Dow Jones Media Group has partnered with the privacy-oriented browser startup Brave to experiment with a blockchain content delivery system, the companies announced Wednesday.
The partners said they will test content delivery using Brave’s blockchain-based platform for digital advertising, on which Dow Jones Media group subsidiaries Barron’s and MarketWatch will also become “verified publishers.” The partnership will also furnish selected Brave users – of which there are approximately 2 million – with access to Barron’s and MarketWatch premium content, according to a press release.
“Our new model reconnects users and publishers without compromising privacy,” Brendan Eich, CEO and co-founder of Brave, said in the statement. “We look forward to our users enjoying Barron’s and MarketWatch premium newsletters.”
Launched in 2015, Brave’s browser blocks ads and activity trackers, while also allowing users to contribute microdonations in BAT to their preferred publishers. It concluded its $35 million ICO last spring.
The company also revealed last year that it planned to integrate the aforementioned blockchain-based digital advertising platform, which measures user attention and rewards publishers proportionately. Brave has not yet launched the platform.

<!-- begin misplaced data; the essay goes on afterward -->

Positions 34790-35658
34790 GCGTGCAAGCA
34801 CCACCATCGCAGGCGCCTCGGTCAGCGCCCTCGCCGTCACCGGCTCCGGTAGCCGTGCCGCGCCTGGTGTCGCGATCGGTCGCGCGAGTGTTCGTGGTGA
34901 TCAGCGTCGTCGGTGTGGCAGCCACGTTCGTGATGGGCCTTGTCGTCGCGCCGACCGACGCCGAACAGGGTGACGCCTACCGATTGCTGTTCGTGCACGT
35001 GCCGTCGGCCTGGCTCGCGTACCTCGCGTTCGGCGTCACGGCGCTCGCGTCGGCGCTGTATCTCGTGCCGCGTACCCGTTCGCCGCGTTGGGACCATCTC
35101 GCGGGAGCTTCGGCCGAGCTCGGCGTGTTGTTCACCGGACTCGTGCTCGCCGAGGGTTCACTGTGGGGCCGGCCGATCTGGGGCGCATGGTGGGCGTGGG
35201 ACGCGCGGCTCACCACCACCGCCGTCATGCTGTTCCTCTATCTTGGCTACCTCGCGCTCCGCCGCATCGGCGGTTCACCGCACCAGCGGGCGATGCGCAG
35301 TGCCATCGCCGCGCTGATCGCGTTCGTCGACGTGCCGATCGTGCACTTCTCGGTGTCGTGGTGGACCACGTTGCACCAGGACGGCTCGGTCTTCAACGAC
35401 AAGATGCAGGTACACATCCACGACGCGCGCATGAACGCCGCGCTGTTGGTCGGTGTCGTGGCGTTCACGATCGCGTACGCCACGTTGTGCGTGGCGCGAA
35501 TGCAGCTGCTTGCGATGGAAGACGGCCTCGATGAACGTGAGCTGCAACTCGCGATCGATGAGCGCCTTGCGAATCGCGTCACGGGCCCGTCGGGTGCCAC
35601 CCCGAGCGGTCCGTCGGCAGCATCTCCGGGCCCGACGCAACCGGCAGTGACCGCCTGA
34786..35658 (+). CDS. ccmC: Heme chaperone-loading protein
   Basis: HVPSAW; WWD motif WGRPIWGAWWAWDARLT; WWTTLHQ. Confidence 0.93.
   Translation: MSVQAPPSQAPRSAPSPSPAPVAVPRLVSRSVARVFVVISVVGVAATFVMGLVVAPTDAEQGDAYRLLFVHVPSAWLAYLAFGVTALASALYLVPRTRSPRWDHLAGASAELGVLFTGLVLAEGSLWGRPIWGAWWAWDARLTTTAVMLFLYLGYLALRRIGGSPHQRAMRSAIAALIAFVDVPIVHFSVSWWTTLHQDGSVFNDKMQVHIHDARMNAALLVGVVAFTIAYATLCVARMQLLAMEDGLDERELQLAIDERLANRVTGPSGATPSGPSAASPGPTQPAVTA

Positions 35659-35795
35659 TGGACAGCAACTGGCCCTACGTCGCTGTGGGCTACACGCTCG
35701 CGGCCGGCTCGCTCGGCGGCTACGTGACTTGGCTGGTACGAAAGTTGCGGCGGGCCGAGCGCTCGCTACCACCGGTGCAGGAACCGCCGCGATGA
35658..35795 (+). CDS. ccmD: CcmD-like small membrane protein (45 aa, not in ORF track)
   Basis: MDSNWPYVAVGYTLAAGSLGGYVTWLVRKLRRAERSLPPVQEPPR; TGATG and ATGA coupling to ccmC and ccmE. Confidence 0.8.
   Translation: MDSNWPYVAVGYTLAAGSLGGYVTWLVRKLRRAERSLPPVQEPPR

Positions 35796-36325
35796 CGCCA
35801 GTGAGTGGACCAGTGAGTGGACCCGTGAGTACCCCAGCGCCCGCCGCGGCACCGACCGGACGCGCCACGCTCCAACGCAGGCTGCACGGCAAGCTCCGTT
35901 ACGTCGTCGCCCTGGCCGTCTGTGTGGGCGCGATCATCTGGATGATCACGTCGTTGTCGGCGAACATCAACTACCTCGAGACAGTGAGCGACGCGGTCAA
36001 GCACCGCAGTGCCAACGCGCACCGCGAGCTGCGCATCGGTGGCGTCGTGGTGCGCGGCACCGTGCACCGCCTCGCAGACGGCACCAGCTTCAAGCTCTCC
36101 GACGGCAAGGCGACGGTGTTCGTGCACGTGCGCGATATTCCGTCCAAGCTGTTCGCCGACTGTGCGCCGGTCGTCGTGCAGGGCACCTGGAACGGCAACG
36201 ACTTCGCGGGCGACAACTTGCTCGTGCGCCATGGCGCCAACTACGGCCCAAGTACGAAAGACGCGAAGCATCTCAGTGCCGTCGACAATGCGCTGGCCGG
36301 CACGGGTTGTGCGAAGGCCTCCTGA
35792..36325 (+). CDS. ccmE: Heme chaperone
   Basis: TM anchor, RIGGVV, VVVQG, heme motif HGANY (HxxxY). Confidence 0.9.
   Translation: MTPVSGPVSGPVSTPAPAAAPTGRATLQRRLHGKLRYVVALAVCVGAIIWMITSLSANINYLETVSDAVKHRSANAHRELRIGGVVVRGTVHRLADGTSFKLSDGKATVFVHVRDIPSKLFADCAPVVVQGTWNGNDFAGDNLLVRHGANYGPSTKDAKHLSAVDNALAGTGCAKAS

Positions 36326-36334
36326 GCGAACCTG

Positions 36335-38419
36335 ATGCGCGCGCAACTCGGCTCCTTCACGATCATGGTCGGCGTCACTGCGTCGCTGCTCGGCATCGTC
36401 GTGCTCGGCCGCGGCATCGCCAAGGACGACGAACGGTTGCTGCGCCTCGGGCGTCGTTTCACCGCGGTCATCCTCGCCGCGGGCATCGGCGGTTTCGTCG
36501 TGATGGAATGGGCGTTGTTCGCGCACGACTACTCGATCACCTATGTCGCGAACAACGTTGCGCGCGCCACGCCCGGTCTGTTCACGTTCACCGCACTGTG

Daniel Bernard, senior vice president of Barron’s commented in the statement:
“As global digital publishers, we believe it is important to continually explore new and emerging technologies that can be used to build quality customer experiences.”
Brave’s partnership with Dow Jones Media Group marks a significant departure from its early reception by media companies. In 2016, 17 members of the Newspaper Association of America sent a cease-and-desist letter to the company, arguing that its browser was illegal.
The Washington Post, the Guardian and Vice are among the publishers who now accept BAT.
Brave browser on phone image via Shutterstock